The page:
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The Larry Brown Backlash, In Full Effect

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Facial Hair

Sometimes, you can dance in the club, thinking you're having a good time, but really, everyone's just laughing at you as you make weird faces.

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The finger pointing. The blame game. It's starting. Truth is hard, sometimes, and MJ speaks the truth when he says that Jared Dudley would be a bench player on a good team. But the tenth man? Absolutely not. There are only a few teams where he'd rightly be the tenth man, or worse, which is depressing enough, to begin with.

Those teams where he wouldn't have a rotation spot are:

Celtics
Cavs
Rockets
Lakers
Suns


That's it. Four title contenders, and one team fully committed to the vets at PF/SF. I hesitate to add the Jazz, because even though they have his positions locked up, he's a prototypical Jerry Sloan role player, and I'm sure Sloan would find a way to make use of his talents. And while the Warriors don't seem like a good fit, Dudley's actually perfect, since he's a good passer and ball handler who excels at rebounding despite his smaller frame.


"Fuck you" by wendyness, cc-licensed

Again, Jordan is correct that championship teams tend to relegate guys like Dudley to coming off the bench to hold down the fort while the much more talented starters rest. However, I will not stand idly by as the object of my mancrush is walloped in the press by his own thoroughly incompetent GM.

Whose damn fault is it that Dudley is the best starting option? Huh? You tell me, Mr. Six Rings As A Player, Four Awful Drafts As An Executive? There is no good done by trashing a player in public. Honesty and truthfulness are unequivocally good qualities, but that does not extend to denigrating players, unprompted.

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Let's assume that Larry Brown is, in sum, a good coach. He's installed a recognizable offensive system. The players take a certain approach on defense that, while not without holes, is still an improvement on the "maybe I'll try this possession" attitude of last season. It still remains that the guy has infuriating substitution patterns.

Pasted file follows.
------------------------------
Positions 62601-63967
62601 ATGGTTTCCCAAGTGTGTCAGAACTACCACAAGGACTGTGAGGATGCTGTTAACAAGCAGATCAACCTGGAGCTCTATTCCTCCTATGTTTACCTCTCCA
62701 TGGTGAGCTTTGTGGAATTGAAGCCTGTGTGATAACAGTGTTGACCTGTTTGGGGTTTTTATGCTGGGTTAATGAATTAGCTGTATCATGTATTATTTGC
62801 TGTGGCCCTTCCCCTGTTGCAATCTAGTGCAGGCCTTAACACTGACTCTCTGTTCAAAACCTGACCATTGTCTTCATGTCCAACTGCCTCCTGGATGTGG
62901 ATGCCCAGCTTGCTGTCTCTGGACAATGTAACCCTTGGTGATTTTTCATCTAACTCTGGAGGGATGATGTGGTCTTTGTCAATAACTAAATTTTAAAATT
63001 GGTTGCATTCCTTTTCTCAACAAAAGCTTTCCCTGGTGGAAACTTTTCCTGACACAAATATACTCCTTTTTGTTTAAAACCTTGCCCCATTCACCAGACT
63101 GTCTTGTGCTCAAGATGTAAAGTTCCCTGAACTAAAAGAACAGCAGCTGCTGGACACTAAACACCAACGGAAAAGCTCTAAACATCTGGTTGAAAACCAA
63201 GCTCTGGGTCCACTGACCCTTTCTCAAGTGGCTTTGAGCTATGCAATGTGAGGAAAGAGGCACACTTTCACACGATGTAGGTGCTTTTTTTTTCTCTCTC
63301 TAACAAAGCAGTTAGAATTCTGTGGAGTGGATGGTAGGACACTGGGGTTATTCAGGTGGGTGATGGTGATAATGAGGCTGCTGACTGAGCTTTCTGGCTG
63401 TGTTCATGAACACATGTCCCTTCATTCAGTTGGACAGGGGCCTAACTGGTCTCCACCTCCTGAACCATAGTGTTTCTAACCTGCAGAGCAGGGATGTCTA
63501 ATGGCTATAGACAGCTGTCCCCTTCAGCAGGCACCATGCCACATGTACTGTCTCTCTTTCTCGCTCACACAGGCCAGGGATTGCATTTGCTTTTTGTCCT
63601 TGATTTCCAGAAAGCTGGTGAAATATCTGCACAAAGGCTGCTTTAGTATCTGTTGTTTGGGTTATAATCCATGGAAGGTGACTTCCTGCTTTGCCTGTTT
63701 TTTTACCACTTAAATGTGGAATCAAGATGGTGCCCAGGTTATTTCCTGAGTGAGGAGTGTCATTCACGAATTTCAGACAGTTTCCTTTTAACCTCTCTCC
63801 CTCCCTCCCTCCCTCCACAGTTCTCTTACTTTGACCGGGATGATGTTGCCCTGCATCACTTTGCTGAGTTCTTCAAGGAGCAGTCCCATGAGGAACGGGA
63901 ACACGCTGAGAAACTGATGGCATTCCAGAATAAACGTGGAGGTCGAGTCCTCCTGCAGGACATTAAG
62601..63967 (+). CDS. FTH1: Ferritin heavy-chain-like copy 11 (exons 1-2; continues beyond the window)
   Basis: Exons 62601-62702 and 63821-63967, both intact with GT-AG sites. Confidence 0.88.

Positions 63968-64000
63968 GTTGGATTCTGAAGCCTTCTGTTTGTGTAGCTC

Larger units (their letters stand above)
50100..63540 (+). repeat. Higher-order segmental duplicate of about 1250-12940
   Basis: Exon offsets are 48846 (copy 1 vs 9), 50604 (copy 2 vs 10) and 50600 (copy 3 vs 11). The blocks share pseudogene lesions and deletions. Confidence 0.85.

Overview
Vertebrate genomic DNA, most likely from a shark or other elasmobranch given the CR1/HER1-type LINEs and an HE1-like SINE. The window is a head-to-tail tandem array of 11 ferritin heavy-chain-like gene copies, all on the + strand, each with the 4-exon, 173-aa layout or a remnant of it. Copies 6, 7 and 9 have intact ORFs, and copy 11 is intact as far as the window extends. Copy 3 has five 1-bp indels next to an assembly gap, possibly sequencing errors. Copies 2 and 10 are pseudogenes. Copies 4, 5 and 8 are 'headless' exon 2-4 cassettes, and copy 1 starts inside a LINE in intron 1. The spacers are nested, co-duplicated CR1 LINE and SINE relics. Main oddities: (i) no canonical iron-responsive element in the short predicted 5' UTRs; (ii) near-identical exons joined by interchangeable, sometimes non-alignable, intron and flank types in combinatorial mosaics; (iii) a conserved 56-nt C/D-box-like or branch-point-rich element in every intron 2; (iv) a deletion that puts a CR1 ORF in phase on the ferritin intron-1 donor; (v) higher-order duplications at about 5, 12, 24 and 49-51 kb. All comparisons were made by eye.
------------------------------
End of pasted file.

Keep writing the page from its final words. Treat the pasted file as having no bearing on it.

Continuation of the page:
In yesterday's loss to the Nuggets, 89-79, Brown again made the inexcusable, and baffling, decision to play DJ Augustin and Raymond Felton together in crunch time. Yet again, the offense stalled and the defense got killed.

This isn't difficult. Perhaps Brown loves Augustin more than I love Jared Dudley, such that he can't step back and acknowledge the player's very real weaknesses, such as a complete failure to defend taller shooters and guards who can back him down. Guy tries to beat him off the dribble, and Augustin's quick enough to stick with him. But Chauncey Billups pwned him. Jose Calderon figured it out. It won't be long before the scouting report gets around the league. But despite that, I could see Brown playing Augustin in crunch time over Felton, just because. DJ is an interesting offensive talent, and I love how he uses his quickness to get in to the lane.

Playing him next to Felton, though, just doesn't work. It doesn't. The experiment should have never started, because Felton can't play two, and Augustin can't play two. Done. Finished. I can't stress enough that they're point guards because they are better at creating than they are at finishing. They are below average at finishing. So stop asking one of them to play the role of a finisher.


"Google Chrome Installation failed" by carthesian, cc-licensed

At 3:06 left in the fourth quarter, the Bobcats were down 77-73. Melo had started pumping baskets in defenders' faces. Things were looking bleak. So Brown unleashed his double point guard lineup. I turned to the Official GF of Rufus on Fire and our friend, Stephen, both sitting in the upper deck with me, and said, "They've put both point guards in. We're going to lose, now."

For the next two minutes and eleven seconds, here were the possessions:

Billups scores on a driving layup, and one on a foul from Wallace (Billups beat Augustin.)
Augustin misses a three point attempt.
Balkman gets fouled on the break by Augustin and makes 1 of 2.
Richardson creates his own shot and scores on a driving layup.
Billups misses a three point attempt.
Augustin misses a three point attempt.
Melo gets fouled in the act and makes 2 of 2.


In two minutes and eleven seconds, the Nuggets put the game away, going from 77-73 to 83-75. The only basket was scored by Richardson taking matters into his own hands on the wing and driving to the rim without anyone else's help.

What particularly rankles me, though, is that Brown uses this lineup in crunch time even though he doesn't see fit to use it at any other time of the game. Maybe scoring is a priority in most crunch time situations, and Jared Dudley doesn't fit that lineup. Maybe it's best to play offense-defense with Morrison and Dudley, given the tools on hand. Maybe it's best to do the same with Augustin and Felton. However, playing the two point guards together is just inane.

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Until next week, Jason. We'll miss you.

The potential silver lining is that Adam Morrison may get to start in Richardson's absence. It makes more sense to start him at the two than it does to start Carroll or, SHUDDER, Felton alongside Augustin.